Female engineering student-researchers ‘rule the lab’

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A. Sue Weisler

Preethi Gopalan, second from right, a microsystems doctoral student, explains the inner workings of a large-scale fuel cell to lab co-workers, from left, Valentina Mejia, Camila Gomez and Carmen Azzaretti. The four worked closely together this summer on several projects led by mechanical engineering professor Satish Kandlikar.

Satish Kandlikar noticed the difference 
this summer. 

It was subtle, but still noticeable, that for the first time, more young women served 
as research assistants and co-ops in his 
laboratory than in the past. And four in particular— Preethi Gopalan, Valentina Mejia, Camila Gomez and Carmen Azzaretti—have connected in such a 
way that Kandlikar says, “There is nothing outside the bounds with this group. 
They are ruling the lab.” 

Results of determined efforts by the 
university to increase the number of young women in STEM disciplines are becoming evident in classrooms and labs across the university. 

As the 2012 academic year closed, RIT had nearly 18,000 students enrolled in 
undergraduate, graduate and doctoral 
programs. Of that total, 32 percent were
female students, and the number is 
growing. The number of female students 
in RIT’s Kate Gleason College of Engineering has increased as 175 female students will enter as first-year students this fall compared to 66 in 2007. 

Kandlikar has guided more than 150 
students over the years on projects that have become benchmarks in the field of fuel cell and heat-transfer technologies. Many students seek out opportunities beyond the classroom to work on real-world projects. 

“When I started, I didn’t know what a fuel cell was,” says Gopalan, a micro­systems doctoral student from Delhi, India. “I worked on small experiments. Over time, we built one design for the gas channel of a Proton Exchange Membrane fuel cell that General Motors is using for their auto
motive fuel cell.” Her work on the water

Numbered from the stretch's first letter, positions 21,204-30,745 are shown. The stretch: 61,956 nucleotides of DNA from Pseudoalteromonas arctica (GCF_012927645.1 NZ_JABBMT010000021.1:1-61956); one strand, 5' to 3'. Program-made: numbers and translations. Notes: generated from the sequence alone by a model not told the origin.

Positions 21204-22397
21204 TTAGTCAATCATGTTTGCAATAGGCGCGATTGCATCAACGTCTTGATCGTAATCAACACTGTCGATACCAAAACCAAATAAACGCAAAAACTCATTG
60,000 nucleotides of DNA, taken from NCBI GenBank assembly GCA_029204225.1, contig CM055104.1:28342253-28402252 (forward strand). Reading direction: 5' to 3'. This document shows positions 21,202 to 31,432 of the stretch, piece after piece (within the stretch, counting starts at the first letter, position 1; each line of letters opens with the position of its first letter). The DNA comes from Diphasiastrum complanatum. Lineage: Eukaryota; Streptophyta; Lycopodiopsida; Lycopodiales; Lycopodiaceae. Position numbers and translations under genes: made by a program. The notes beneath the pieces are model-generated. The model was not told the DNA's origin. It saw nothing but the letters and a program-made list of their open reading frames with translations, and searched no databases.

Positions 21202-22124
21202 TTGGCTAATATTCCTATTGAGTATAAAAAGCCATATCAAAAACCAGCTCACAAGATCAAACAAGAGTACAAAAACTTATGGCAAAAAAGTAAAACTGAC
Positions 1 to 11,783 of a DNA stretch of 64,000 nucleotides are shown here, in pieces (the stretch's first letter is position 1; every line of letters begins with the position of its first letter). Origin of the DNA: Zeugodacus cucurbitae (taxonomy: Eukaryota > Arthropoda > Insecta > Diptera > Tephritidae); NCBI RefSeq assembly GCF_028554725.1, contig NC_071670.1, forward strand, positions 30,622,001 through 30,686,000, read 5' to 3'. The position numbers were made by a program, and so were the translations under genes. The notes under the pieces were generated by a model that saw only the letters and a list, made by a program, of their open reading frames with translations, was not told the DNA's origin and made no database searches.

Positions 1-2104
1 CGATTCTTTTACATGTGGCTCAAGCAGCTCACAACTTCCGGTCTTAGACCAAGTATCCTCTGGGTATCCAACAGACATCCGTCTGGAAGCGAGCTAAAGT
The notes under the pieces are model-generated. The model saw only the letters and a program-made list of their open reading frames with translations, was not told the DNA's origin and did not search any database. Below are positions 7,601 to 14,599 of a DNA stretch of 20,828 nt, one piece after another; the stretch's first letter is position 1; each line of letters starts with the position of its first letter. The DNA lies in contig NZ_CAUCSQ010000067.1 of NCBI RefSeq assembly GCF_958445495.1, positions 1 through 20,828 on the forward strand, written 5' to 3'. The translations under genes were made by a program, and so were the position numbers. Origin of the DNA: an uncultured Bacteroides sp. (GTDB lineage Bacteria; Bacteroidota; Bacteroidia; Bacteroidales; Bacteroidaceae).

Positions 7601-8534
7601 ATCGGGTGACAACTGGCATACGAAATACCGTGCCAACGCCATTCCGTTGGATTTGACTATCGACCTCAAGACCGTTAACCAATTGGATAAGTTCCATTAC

transport and management aspect of those fuel cells—a catalyzing process to increase efficiency—is part of a project funded by the U.S. Department of Energy, and 
includes research partners General Motors, Penn State and the University of Tennessee. 

“In this lab it is not contained to one 
discipline. I am working on fluids, physics and material properties,” Gopalan adds. 
“At the end of the day, when you are out 
in the marketplace, you have so much 
fundamental knowledge that industries definitely want to look at you.”

Azzaretti and Gomez, entering their 
second and third years respectively, are 
still a few years away from looking for jobs. 

“All the skills that I’ve acquired have helped me progress and to be comfortable here at RIT and at the lab, too,” says Gomez, who came to RIT from Bogota, Colombia. “I’m putting them into practice while I am learning them.”

Azzaretti agreed. The Niskayuna, N.Y., native is working on the design of a new pool boiling system, which is part of the heat transfer project. “I am learning to 
understand the ‘why’ in projects like this, how tiny amounts of water react with 
surfaces, channels.”

The systems the students are working 
on are complex.

“We all work well together,”says Mejia, 
a graduate student from Medellin, Colombia. “Like Dr. Kandlikar says, 
you don’t know a lot at the beginning, 
but after a few quarters you really learn. When you understand the fundamentals 
of how things happen, you can use this 
for other fields.” 

And having one of the top researchers 
in the field as a mentor, and graduate-
level students like Gopalan and Mejia 
assisting with lab work, underscores 
the value of combining theory with 
applications. It also provides an educational pay-it-forward with young women 
increasingly becoming role models 
for others.